Referring initially to FIG. 1, the coupling assembly 10 of the present invention attaches or connects two cylindrical members for the purpose of angularly inclining one with respect to the other, i.e. creating an offset angle. The cylindrical members may be any two members including by way of illustration, and not by way of limitation, tubes, pipes, housings, or combinations thereof. The coupling assembly 10 may be used to attach the housing of a downhole motor to a pipe section. For example, the upper housing of the coupling assembly 10 may make up into the stator of a downhole motor and the lower housing of coupling assembly 10 may be made up into the bearing assembly which takes the load from the drill bit to the power section of the downhole motor. The coupling assembly 10 may also be used in a tandem motor where the coupling assembly constitutes the middle housing between two power sections of the motor. The coupling assembly 10 of the present invention may also be connected in a string of drill pipe to ensure the alignment of the connection between two pipe sections such as for example, to assure the alignment of wire line connectors used in measurement while drilling applications. Further, the coupling assembly 10 is adjustable and therefore can be used above the downhole motor for adjusting the angle of the tool face. Although the coupling assembly 10 of the present invention is preferably adjustable, the coupling assembly 10 can be a constant angle coupling where the plane at the top of the assembly is adjustable so that, for example, it is the same as the plane at the bottom of the assembly.

For purposes of description, and not by way of limitation, coupling assembly 10 shall be described as connecting a first cylindrical pipe 12 to a second cylindrical pipe 14. The coupling assembly 10 further includes a sub 20 and a sleeve 30. As further described in detail, the threaded pins 16, 18 of pipes 12, 14, respectively, threadingly engage sub 20 with sleeve 30 being disposed around the outer circumference of sub 20 causing sub 20 to be intermediately disposed between outer sleeve 30 and threaded pins 16, 18. As will be appreciated in the description of the alternative embodiments of coupling assembly 10, the relationship of pins 16, 18 with respect to sub 20 and sleeve 30 may be comprised of various configurations. Thus, the relationship of these members as shown in FIG. 1 is merely illustrative of one preferred embodiment of the present invention.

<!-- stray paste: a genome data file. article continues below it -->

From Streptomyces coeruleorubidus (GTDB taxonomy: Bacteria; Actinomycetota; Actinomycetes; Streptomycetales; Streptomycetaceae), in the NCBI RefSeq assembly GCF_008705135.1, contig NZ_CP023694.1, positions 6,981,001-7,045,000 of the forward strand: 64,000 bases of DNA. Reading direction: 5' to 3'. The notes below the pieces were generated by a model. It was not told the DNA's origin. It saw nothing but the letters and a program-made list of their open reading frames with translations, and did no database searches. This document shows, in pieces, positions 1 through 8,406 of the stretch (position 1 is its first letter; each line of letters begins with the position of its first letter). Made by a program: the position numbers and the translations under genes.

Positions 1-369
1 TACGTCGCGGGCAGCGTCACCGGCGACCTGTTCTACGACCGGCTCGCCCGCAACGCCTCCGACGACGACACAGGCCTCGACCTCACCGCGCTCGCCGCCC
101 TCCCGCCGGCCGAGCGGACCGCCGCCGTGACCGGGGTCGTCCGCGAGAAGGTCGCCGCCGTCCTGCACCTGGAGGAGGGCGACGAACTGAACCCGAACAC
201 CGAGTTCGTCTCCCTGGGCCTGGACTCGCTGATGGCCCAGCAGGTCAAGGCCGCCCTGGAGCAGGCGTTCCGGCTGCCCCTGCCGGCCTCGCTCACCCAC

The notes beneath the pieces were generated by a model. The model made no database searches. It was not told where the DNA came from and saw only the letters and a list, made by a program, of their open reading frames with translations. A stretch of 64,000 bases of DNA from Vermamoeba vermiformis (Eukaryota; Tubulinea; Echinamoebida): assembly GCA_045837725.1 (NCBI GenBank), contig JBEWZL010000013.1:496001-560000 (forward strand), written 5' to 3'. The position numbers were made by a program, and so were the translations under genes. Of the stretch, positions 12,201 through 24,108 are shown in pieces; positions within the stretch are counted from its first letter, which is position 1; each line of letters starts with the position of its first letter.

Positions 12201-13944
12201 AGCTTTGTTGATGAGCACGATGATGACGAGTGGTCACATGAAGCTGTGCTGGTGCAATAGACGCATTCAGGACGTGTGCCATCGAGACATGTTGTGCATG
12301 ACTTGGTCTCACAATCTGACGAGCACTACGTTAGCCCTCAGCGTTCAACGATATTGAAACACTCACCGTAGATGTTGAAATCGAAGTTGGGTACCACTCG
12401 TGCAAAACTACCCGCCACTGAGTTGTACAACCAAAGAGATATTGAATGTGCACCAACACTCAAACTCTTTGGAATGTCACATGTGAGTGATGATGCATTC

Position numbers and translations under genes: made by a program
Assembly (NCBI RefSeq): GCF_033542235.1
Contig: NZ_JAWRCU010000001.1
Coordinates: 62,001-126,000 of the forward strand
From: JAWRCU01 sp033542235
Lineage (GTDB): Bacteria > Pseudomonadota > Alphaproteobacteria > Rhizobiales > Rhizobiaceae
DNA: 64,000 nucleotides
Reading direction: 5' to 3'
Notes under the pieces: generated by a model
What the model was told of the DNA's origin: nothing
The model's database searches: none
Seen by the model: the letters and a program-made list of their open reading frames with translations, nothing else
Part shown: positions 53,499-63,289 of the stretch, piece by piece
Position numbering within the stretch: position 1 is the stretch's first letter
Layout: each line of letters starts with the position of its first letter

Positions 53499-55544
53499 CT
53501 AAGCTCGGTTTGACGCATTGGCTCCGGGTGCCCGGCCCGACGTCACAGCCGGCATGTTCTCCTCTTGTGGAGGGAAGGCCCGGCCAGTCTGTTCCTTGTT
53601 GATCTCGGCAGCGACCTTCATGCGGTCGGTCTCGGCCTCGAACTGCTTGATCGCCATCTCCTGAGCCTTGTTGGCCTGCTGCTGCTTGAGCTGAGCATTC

For a detailed description of the individual members of coupling assembly 10, reference will now be made to FIGS. 1-10. In one form of the preferred embodiment, first pipe 12 is in a position closer to the surface and thus higher in the pipe string than second pipe 14 which is closer to the bottom of the wellbore. First pipe 12 may be referred to as the upper sub or pipe 12 and the second pipe 14 may be referred to as the lower sub or pipe 14. Since upper and lower pipes 12, 14 are substantially identical in construction, lower pipe 14 will be described in detail and will aim serve as a description of upper pipe 12. The differences between upper and lower pipes 12, 14 will be set forth with particularity.

Referring now to FIGS. 2 and 3, the threaded pin 18 of lower pipe 14 includes threads 22 around its outer diameter. The outer diameters of threads 22 form a conical shape and have a pitch diameter, i.e. mean thread diameter, which is also conical in shape. The conical shape generated by the outer diameter and pitch diameter of threads 22 has a common axis 28. Threads 22 are modified Acme threads. Threads 22 are full height threads with crests 24 and roots 26 at a taper with the axis 28. Threads 22 terminate at inner stress relief groove 32 at one end and at outer thread groove 34 at the other end. Inner stress relief groove 32 assists in the formation of annular abutment shoulder 36 and relieves the stress riser at the base of shoulder 36. Outer thread groove 34 is used for the cutting of threads 22.